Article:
The Whitechapel Bell Foundry

Recognised in the Guinness World Records as Britain’s oldest manufacturing company, the history of the Whitechapel Bell Foundry can be traced back to the City of London master founder Robert Chamberlain of Aldgate in 1420.


The foundry “at the sign of the three bells” was established 150 years later by Robert Mot in 1570, then it moved to it’s present site on Whitechapel High Street in 1738.

Whitechapel Bell Foundry

There are only 25 bell foundries left in the world and the Whitechapel is one of the few whose core business is bell casting and before December 2016, it still had an on-site foundry.

Famous Bells

Given it’s long history it’s unsurprising that some of the world’s most notorious bells were cast here.

The oldest still in use were made in 1583 and are still rung today in Westminster Abbey making them the foundry’s oldest continuing customer. Aside from their most famous bell, Big Ben (cast here in 1858) the foundry also made the bell for the State House in Philadelphia, which later became known as the Liberty Bell.

A to-scale outline of Big Ben against the front door.

To-scale outline of Big Ben against the front door.


It was free to visit the site on Whitechapel Road, much of the interior is still from 1670. But for safety reason you, understandably, couldn’t visit the actual foundry.

Whitechapel Bell Foundry

Whitechapel Bell Foundry

Punch cards showing that it is still a working foundry

Enjoying this post? Get the latest London secrets to your email
See the city from a new angle, discovering little things you miss everyday and get the latest news about upcoming tours.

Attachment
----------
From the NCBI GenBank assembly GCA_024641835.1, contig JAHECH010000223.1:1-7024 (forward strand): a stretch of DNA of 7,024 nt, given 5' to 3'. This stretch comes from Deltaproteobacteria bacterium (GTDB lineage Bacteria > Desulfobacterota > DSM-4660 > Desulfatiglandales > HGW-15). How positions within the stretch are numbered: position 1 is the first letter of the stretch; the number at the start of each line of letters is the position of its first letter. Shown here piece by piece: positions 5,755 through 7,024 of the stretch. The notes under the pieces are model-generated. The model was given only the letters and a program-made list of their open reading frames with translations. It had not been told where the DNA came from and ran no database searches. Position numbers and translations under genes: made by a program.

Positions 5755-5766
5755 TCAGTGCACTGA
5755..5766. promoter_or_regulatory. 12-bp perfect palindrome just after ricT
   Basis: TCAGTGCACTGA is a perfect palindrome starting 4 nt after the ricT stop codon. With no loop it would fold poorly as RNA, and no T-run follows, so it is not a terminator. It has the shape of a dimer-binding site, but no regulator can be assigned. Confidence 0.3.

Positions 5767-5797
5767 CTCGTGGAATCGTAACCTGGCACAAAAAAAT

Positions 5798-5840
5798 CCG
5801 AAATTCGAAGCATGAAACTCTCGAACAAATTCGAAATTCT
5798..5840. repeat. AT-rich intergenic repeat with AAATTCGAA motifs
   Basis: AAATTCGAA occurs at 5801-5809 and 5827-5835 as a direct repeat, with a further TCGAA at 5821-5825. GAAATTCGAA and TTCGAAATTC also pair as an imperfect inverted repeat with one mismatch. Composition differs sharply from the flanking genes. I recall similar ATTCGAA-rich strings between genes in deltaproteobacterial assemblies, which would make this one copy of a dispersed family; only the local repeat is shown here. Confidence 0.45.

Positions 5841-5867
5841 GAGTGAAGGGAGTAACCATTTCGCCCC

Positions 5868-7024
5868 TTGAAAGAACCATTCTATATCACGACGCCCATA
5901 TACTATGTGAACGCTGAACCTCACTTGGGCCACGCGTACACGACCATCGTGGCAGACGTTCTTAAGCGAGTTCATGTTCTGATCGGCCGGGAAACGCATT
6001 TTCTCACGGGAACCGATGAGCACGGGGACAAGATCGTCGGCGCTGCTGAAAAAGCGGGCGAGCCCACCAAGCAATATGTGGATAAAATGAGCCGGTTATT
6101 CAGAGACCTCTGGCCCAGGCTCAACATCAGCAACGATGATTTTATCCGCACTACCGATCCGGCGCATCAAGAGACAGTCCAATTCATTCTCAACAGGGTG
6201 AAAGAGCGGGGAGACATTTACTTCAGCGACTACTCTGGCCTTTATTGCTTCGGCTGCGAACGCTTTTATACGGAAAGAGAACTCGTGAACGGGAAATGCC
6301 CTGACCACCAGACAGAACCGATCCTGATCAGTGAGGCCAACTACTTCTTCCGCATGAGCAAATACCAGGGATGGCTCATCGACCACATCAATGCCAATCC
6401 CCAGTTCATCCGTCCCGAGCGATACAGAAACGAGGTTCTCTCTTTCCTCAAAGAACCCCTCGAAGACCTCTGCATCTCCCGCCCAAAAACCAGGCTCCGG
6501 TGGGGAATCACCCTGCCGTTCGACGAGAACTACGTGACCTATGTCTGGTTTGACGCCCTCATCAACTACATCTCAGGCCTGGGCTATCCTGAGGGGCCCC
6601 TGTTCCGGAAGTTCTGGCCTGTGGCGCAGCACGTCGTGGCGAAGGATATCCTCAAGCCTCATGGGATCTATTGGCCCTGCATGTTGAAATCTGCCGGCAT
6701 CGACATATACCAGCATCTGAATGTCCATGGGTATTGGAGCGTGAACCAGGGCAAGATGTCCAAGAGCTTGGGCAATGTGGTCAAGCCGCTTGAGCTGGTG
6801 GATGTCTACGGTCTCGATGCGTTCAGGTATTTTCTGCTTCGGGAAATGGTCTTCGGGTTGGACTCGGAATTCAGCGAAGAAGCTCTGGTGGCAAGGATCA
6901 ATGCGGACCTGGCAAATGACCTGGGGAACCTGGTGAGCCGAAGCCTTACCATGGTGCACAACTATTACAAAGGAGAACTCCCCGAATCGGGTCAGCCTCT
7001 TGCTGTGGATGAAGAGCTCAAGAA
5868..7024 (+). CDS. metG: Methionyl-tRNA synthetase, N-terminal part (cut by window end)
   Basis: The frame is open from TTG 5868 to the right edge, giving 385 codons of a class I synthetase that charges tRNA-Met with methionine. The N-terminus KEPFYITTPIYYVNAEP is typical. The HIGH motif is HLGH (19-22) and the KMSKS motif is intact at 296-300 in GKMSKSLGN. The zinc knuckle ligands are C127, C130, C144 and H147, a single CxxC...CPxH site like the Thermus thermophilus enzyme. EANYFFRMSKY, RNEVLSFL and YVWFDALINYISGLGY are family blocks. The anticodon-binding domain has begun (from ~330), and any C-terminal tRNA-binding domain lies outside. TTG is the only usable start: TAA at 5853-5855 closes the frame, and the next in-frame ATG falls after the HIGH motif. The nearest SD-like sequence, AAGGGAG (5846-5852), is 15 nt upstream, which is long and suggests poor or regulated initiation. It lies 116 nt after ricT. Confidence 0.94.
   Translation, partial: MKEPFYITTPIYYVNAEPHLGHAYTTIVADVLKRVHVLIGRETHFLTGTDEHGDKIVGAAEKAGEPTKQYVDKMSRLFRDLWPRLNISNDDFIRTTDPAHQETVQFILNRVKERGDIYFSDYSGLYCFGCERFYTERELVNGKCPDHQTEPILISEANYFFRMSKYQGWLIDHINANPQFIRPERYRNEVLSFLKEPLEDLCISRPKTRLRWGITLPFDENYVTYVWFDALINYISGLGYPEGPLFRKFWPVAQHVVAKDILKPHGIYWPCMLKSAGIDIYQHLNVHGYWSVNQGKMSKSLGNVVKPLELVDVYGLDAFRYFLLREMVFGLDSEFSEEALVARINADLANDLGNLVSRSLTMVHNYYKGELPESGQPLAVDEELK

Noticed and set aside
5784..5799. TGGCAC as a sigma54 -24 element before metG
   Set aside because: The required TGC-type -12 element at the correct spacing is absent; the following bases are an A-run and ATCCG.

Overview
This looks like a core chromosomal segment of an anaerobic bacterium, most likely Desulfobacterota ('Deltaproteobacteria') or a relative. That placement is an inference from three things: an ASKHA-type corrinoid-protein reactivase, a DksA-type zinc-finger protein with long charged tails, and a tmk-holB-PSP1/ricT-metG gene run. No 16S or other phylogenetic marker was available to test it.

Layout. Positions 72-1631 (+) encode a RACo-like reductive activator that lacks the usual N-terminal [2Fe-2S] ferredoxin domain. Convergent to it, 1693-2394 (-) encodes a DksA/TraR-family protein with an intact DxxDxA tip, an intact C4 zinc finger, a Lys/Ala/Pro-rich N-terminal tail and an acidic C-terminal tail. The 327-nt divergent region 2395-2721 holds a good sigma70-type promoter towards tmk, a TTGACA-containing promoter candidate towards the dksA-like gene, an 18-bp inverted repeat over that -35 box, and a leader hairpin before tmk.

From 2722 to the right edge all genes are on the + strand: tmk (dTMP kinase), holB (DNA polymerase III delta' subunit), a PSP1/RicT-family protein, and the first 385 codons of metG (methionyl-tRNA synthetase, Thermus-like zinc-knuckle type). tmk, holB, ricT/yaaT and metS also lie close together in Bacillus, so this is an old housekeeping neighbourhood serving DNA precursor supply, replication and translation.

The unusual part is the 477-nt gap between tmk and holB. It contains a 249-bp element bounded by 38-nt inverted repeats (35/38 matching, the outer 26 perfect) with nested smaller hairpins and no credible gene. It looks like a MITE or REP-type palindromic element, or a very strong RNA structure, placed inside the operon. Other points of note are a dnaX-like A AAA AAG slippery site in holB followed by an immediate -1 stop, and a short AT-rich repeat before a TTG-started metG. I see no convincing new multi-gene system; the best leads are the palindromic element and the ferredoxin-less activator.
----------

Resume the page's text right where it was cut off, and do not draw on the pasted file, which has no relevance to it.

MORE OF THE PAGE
Once a week. No spam, just inspiration.
Your details will never be shared with any 3rd parties
Queen Visits Whitechapel Bell Foundry

Queen Elizabeth II and Prince Philip visiting the foundry in March 2009

A Sad update

In early December 2016 the Whitechapel Bell Foundry announced it has sold its site, the owners deciding the time has come to vacate the premises.

“We have made this decision with a heavy heart, but in response to the changing realities of running a business of this kind. The business has been at its present site over 250 years so it is probably about time it moved once again. We hope that this move will provide an opportunity for the business to move forward in a new direction.” – Alan Hughes (current owner)

The current developers Radcliff and Capital are planning to turn the site into a ‘bell-themed’ Boutique Hotel.

If you’d prefer that Tower Hamlets seek other plans to redevelop the historic site as a working foundry you can email your objection to using the following guidelines;


Use your own words and add your own personal reasons for opposing the development. Any letters which simply duplicate the same wording will count only as one objection.

1. Quote the application reference: PA/19/00008/A1

2. Give your full name and postal address. You do not need to be a resident of Tower Hamlets to register a comment but unless you give your postal address your objection will be discounted.

3. Be sure to state clearly that you are OBJECTING to Raycliff Capital’s application.

4. Point out the ‘OPTIMUM VIABLE USE’ for the Whitechapel Bell Foundry is as a foundry not a boutique hotel.

5. Emphasise that you want it to continue as a foundry and there is a viable proposal to deliver this.

6. Request the council refuse Raycliff Capital’s application for change of use from foundry to hotel.



No Comments

Post a Comment

This site uses Akismet to reduce spam. Learn how your comment data is processed.